Space Invaders was more than a hit arcade game in the late 70s, it became a bona fide phenomena (allegedly linked to coin shortages in Japan) and launched a new genre, the shooter. Atari wisely licensed the game, and released the first killer app for its VCS home console, greatly increasing sales and helping secure the system’s early market dominance.
The shooter game type evolved over time, borrowing not from the developer of Space Invaders (Taito), but from rival Namco’s Galaga and Xevious. Adding elaborate enemy flight patterns, ship power-ups, and scrolling backdrops with both land and air targets to Invader’s “one against many, shoot or be shot” gameplay seemed to solidify the genre, later given the Shoot ‘Em Up moniker. The popularity of Shoot ‘Em Ups, or SHMUPS, has since come and gone and the games have continued to change over time, but the basic template has remained the same.
However, before the genre was set in stone, many other elaborate shooter designs were released and proved popular with the gaming public, such as Missile Command and Defender in the arcades, and — to a lesser extent — the shooter games of Steve Cartwright on the Atari VCS. Cartwright was one of the first employees at Activision, founded by disgruntled Atari employees and the first 3rd party videogame publisher. His first title, Barnstorming, was a biplane racing game, but he followed up with three very different variations on the Space Invaders formula.
His next game, Megamania, was inspired by the arcade game Astro Blaster, and featured enemies that would zig and zag. The ships themselves were often deadlier than bullets, due to their penchant for ramming into you. To further set it apart from what was becoming the standard spaceship trope, the game is set in a fevered dream and the enemy “ships” are a motley crew of common objects, such as hamburgers, bugs, steam irons, and bow ties. Alternating between horizontal and vertical attack waves, the game is as generous with extra lives as it is relentless with taking them, particularly during the vertical “cookie” and “radial tire” waves where you quickly need to clear a path to survive.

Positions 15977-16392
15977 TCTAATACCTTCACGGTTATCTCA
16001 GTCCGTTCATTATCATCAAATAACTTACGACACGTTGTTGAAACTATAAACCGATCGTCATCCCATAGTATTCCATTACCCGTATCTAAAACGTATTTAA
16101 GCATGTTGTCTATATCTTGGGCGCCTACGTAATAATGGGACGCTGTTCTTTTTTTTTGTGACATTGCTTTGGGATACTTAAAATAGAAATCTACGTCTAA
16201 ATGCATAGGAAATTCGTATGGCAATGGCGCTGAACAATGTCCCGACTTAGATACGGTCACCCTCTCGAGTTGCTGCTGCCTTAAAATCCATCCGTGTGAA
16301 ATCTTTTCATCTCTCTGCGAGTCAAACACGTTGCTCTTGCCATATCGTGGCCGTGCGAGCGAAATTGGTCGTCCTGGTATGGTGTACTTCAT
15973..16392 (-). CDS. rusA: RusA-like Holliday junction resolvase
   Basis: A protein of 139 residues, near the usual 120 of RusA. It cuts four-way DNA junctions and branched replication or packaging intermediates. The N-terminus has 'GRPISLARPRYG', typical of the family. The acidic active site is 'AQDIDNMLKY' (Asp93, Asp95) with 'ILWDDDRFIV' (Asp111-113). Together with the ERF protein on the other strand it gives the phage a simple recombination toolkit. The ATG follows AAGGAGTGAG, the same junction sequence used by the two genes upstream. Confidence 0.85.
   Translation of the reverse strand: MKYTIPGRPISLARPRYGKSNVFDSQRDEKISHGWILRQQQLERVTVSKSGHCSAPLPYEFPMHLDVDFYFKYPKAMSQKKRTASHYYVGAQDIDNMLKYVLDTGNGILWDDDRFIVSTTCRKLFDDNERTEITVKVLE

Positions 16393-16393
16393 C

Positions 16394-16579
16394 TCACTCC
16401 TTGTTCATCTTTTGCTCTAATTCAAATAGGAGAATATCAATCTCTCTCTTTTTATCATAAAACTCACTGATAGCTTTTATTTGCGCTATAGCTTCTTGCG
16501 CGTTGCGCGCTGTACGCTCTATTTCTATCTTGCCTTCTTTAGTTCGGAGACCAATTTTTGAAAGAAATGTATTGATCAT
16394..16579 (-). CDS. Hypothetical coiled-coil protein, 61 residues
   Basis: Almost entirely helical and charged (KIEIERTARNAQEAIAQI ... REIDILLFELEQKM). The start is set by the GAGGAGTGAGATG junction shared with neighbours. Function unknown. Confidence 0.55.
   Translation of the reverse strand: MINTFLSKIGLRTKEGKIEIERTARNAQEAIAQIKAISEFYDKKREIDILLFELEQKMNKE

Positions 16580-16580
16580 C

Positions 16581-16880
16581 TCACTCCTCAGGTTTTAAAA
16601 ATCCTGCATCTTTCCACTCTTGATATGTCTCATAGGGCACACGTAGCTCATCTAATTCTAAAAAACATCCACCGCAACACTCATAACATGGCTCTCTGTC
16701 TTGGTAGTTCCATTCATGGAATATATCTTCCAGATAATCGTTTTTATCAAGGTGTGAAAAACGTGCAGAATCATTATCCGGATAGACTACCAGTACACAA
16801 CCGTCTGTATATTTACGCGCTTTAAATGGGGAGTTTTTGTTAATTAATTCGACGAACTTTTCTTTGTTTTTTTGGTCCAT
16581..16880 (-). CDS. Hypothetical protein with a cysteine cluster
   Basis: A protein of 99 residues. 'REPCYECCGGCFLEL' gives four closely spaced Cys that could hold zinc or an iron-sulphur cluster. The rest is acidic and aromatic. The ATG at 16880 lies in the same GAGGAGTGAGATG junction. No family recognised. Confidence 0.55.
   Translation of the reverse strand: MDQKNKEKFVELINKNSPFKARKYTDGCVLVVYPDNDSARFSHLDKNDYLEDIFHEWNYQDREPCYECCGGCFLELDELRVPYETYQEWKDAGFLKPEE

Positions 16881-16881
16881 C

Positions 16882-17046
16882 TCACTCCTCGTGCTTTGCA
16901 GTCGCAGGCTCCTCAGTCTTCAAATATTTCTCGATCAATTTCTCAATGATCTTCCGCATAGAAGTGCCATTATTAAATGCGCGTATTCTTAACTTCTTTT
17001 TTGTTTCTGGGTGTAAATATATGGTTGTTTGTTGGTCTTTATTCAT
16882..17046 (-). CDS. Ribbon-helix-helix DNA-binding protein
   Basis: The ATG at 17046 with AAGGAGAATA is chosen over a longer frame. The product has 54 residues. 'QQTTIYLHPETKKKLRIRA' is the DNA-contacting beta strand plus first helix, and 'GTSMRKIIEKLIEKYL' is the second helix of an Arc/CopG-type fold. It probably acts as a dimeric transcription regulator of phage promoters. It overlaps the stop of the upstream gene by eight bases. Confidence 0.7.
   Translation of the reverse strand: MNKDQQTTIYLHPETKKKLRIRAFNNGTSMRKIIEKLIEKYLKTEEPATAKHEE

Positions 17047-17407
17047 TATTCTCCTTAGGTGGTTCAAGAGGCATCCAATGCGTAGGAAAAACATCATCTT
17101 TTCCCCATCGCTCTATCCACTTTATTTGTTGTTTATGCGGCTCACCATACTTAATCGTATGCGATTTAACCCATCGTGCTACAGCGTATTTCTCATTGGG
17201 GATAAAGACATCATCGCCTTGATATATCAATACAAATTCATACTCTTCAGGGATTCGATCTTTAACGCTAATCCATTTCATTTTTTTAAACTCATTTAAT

Cartwright followed up with Seaquest, perhaps his best work. Borrowing from Frogger (of all things), you control a submarine on an underwater rescue mission while dodging or shooting the “traffic” of sharks and other submarines. It is often a better idea to get out of the way than to shoot them down. After you collect six divers, head to the surface to start a slightly harder and faster next wave. If you are running out of air before collecting a full six, you can surface and refill your tanks, at the cost of one diver. The difficulty ramps up nicely, and the enemy patterns have just enough variation to avoid repetition. It’s one of the better twitch action games of the time, where the player — with some practice — can really get in the zone and rack up a high score.
No game designer can bat a thousand, and Cartwright’s Plaque Attack is a missed opportunity. Best described as a doubles Missile Command, you play as a tube of toothpaste defending teeth from waves of food items. If food touches one of your “teeth” bases, it disintegrates (just like in real life!) You can gain new teeth if you play well enough, but unlike the Cartwright’s previous two shooters, the player can never quite get into the Zen state of being in the zone. Eventually the action gets too frantic and your teeth will all be destroyed. Perhaps oral hygiene (like global thermo nuclear war) is simply too important a topic. Brush your teeth kids!
After Plaque Attack, Cartwright would never full work in the Shoot’ Em Up realm again, but he did end his Atari programming on a high note with Frostbite–a Frogger /Q*bert mash up — before moving onto personal computers. If you are SHMUP or Space Invaders fan, there are various modern interpretations readily available on current consoles and portable devices, but if you want to dig deeper, I highly recommend tracking down Megamania or Seaquest, either on real Atari hardware, on various Activision compilations, or even Xbox Box Live’s Game Room. Who knows? If the industry had zigged instead of zagged, maybe the modern Shoot ‘Em Up would have different influences.